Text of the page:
Artifacts of Note: Magic Weapons. Of course Return to White Plume Mountains revisits the dungeon's three iconic weapons: Blackrazor, Wave, and Whelm. However, it also introduces a fourth weapon. It's not Steve Wilson's arrow named Seeker, but instead a new sword named Frostrazor. This offers another link to Neverness, because the sword Icerazor in "The Shattered Circle" (1999) was born of this blade.

NPCs of Note. The heart of this adventure is of course Keraptis, the ancient wizard who was heard but not seen in the original "White Plume Mountain". Return makes up for that by laying out his history and motives and then including four versions of him: Killjoy, Mossmutter, Nightfear, and Spatterdock.

Future History. This adventure is notably missing a description of the nearby dracolich lair. That appeared in "Dragotha's Lair" (1999) an RPGA adventure from Series Eight (October - December 1999) of the Adventurer's Guild offerings for stores.

Several years later, Wizards published an online PDF for "White Plume Mountain" for D&D 3.5e (2005), along with a web enhancement called "Outside the Mountain is just as Dangerous as Inside" (2006), which updated "Frostrazor" and some of the outside adventures from Return. Most recently, the Mountain appeared again in Tales from the Yawning Portal (2017).

About the Creators. By 1999, Cordell was one of D&D's most prolific writers. He'd soon move on to equally notable adventures such as Die Vecna Die (2000) and the beginning of 3e’s first adventure path, The Sunless Citadel (2000) and The Forge of Fury (2000).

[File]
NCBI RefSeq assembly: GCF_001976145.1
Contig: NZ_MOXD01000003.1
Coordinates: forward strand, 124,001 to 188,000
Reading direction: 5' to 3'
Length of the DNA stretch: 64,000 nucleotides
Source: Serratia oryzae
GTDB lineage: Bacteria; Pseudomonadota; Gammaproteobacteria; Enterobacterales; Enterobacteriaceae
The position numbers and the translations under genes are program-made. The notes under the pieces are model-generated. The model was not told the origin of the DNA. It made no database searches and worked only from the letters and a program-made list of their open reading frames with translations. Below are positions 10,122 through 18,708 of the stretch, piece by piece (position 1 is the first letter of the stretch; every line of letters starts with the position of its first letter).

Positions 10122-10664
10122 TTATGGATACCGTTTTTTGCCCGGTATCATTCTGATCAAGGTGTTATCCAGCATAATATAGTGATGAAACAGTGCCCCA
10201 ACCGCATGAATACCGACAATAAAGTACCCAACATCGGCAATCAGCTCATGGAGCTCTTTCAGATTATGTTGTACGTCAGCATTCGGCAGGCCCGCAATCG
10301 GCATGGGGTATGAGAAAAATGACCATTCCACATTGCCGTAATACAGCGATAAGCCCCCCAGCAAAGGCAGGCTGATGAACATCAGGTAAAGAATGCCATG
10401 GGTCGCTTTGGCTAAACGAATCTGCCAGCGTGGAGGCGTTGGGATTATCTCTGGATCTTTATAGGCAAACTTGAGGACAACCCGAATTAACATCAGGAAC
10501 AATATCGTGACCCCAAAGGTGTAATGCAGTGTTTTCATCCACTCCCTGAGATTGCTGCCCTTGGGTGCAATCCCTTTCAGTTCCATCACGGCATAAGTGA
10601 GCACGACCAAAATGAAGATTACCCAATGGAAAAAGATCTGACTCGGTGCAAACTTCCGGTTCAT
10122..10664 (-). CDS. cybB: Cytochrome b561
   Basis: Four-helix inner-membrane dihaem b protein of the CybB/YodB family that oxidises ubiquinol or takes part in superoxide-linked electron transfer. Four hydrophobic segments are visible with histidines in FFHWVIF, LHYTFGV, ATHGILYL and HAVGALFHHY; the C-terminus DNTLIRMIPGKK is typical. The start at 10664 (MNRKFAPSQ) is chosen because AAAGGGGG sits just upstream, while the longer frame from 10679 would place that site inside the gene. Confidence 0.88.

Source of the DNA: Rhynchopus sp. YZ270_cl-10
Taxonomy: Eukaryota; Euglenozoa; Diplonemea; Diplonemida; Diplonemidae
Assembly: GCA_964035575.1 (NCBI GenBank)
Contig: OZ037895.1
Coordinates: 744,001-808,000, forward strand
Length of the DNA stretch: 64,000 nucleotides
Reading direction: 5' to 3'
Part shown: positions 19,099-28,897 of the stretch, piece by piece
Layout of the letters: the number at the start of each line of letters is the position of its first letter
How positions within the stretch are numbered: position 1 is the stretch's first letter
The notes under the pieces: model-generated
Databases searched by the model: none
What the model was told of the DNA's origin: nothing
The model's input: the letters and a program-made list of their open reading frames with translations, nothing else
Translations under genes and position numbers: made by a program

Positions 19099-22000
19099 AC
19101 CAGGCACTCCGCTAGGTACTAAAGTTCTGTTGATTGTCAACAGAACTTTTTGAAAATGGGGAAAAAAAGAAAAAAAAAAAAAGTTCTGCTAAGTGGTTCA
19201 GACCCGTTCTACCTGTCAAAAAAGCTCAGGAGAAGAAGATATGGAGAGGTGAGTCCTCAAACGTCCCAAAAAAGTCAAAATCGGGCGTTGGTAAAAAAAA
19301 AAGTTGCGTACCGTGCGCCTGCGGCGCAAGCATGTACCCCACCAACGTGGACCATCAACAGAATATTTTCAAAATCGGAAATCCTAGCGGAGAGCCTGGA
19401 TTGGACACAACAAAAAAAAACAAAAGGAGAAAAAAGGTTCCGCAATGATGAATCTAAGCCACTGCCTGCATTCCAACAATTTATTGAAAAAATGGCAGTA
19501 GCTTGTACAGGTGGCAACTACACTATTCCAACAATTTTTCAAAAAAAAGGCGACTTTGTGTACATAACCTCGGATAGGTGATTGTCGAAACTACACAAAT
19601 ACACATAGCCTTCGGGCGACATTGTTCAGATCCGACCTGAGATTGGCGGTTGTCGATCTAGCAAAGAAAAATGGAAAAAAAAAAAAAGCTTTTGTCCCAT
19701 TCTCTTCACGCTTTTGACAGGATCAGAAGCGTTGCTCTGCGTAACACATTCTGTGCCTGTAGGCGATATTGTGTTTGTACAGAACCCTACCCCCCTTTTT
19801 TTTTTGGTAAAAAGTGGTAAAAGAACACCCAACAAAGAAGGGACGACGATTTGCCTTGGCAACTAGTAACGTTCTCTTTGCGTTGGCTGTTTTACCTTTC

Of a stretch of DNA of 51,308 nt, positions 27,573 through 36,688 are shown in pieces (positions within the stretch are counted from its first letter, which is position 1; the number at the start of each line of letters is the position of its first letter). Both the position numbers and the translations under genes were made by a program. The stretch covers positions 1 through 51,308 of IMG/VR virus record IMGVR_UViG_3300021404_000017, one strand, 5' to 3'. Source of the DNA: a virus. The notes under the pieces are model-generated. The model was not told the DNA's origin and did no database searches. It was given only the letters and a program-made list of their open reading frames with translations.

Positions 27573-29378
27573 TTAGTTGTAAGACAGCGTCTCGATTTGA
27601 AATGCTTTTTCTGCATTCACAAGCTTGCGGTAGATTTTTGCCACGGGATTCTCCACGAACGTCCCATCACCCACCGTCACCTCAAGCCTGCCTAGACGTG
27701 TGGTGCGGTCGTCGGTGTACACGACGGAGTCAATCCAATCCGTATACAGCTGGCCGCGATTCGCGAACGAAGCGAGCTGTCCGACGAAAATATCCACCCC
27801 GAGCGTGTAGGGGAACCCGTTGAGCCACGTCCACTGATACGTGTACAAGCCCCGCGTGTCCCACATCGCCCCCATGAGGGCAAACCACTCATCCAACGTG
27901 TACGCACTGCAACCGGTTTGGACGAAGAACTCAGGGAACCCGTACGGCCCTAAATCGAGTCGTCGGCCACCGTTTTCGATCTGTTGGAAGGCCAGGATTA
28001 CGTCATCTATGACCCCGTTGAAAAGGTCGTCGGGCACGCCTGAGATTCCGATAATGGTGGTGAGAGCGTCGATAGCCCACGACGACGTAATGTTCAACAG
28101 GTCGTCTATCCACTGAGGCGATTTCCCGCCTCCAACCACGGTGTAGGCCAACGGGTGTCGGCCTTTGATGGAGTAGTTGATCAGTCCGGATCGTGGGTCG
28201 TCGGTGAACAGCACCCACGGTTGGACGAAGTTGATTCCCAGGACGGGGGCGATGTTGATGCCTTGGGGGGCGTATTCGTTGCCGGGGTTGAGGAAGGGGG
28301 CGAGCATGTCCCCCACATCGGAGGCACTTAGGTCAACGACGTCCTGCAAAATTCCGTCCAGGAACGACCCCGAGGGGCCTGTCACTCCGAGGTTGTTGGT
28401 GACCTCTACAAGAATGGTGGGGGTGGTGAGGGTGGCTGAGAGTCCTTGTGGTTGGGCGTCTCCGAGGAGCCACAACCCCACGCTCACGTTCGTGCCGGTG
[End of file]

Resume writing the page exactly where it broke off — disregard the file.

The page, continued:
About the Product Historian

The history of this product was researched and written by Shannon Appelcline, the editor-in-chief of RPGnet and the author of Designers & Dragons - a history of the roleplaying industry told one company at a time. Please feel free to mail corrections, comments, and additions to

We (Wizards) recognize that some of the legacy content available on this website does not reflect the values of the Dungeons & Dragons franchise today. Some older content may reflect ethnic, racial, and gender prejudice that were commonplace in American society at that time. These depictions were wrong then and are wrong today. This content is presented as it was originally created, because to do otherwise would be the same as claiming these prejudices never existed. Dungeons & Dragons teaches that diversity is a strength, and we strive to make our D&D products as welcoming and inclusive as possible. This part of our work will never end.

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Discussions (3)
Customer avatar
Jonathan E January 27, 2021 1:51 am UTC
My print version is correct and comes with the maps. Nicely done too.
PDF version also comes with the map and everything, but in the POD both maps are next to each other in the back of the book, while in the pdf one map is at the front of the book and the other is in the back.
Customer avatar
Luigi C April 13, 2020 1:52 pm UTC
Hi, is the print version correct? Does it include the entrance level map?
Customer avatar
Rich K August 08, 2019 12:27 pm UTC
My .pdf version of the file is missing the Entrance Level Map. Please update the .pdf to include this map.